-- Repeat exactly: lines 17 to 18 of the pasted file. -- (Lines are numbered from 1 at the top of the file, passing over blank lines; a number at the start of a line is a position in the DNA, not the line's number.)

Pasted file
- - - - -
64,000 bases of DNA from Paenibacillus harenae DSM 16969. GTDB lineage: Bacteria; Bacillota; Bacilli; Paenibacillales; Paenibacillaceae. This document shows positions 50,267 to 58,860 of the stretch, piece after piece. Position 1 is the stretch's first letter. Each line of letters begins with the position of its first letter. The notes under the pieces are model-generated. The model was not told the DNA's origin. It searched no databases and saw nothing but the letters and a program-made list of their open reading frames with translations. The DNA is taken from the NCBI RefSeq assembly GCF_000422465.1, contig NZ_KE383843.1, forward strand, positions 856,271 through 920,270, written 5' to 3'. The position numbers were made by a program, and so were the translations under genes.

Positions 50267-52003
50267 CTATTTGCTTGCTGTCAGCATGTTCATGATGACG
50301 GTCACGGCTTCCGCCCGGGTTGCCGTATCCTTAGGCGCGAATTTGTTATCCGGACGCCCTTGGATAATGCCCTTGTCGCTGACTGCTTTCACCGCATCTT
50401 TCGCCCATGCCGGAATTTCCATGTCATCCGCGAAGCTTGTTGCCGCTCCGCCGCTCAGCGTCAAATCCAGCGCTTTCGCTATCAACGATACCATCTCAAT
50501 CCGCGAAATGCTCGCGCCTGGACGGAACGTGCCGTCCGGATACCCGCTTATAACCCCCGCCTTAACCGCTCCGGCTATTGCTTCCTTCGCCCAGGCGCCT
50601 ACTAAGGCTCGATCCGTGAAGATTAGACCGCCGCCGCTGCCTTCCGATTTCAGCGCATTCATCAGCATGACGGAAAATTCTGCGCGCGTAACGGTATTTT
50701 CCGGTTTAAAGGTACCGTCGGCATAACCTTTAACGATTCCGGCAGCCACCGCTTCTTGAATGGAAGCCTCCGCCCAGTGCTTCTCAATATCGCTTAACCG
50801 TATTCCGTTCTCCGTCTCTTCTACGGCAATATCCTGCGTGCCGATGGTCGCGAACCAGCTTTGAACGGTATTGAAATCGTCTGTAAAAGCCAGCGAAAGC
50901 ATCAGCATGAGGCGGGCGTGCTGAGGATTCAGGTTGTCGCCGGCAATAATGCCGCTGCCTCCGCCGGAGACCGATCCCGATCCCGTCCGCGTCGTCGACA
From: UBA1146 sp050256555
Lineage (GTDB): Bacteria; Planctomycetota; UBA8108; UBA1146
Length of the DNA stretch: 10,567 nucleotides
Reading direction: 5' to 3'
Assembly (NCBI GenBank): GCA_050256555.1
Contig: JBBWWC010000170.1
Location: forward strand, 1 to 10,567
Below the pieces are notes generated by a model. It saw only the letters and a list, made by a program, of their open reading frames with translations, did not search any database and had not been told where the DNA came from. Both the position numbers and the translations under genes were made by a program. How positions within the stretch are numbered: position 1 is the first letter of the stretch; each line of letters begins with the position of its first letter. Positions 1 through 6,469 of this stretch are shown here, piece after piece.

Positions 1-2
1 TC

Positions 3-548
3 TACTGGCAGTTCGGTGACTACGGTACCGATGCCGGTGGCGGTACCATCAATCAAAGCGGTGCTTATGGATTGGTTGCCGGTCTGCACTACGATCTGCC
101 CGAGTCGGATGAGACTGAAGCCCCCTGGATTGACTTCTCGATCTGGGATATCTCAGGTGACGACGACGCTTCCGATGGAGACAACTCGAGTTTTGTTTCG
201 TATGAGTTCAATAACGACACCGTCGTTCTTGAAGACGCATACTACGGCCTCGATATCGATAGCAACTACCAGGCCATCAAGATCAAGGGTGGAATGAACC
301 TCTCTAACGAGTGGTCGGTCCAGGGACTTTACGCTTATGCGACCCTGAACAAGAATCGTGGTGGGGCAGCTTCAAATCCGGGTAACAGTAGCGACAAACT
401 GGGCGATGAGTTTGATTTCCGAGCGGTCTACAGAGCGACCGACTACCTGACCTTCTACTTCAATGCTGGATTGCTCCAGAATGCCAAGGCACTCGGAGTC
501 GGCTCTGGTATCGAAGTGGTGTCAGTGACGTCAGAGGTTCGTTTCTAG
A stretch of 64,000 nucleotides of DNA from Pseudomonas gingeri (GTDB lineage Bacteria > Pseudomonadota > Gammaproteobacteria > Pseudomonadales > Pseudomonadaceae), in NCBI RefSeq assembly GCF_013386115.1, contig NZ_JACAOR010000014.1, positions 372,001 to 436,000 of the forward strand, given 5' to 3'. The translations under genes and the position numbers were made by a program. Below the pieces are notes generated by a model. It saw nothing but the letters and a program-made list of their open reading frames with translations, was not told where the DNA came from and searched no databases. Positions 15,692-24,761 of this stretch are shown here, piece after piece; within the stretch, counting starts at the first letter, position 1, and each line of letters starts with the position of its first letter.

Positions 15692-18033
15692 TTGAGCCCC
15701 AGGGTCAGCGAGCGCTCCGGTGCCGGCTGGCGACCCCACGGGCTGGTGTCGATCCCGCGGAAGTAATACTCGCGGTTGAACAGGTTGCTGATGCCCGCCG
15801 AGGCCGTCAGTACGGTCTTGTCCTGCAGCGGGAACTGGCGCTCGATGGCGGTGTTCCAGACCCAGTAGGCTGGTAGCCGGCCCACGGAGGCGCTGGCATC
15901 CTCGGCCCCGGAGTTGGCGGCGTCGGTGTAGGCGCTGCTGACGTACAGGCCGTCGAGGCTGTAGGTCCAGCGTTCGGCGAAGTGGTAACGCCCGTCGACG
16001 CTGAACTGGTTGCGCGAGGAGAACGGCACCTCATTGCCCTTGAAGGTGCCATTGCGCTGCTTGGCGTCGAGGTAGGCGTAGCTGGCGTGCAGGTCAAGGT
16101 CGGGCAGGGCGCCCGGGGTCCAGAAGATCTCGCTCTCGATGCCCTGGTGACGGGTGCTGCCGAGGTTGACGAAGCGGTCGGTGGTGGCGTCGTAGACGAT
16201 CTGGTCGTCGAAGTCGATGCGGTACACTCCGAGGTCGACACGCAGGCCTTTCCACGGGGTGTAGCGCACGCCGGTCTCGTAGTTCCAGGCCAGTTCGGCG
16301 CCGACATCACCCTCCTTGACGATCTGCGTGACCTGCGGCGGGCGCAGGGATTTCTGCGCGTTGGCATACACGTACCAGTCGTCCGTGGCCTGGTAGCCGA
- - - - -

Location: forward strand, 1 to 10,567
Below the pieces are notes generated by a model. It saw only the letters and a list, made by a program, of their open reading frames with translations, did not search any database and had not been told where the DNA came from. Both the position numbers and the translations under genes were made by a program. How positions within the stretch are numbered: position 1 is the first letter of the stretch; each line of letters begins with the position of its first letter. Positions 1 through 6,469 of this stretch are shown here, piece after piece.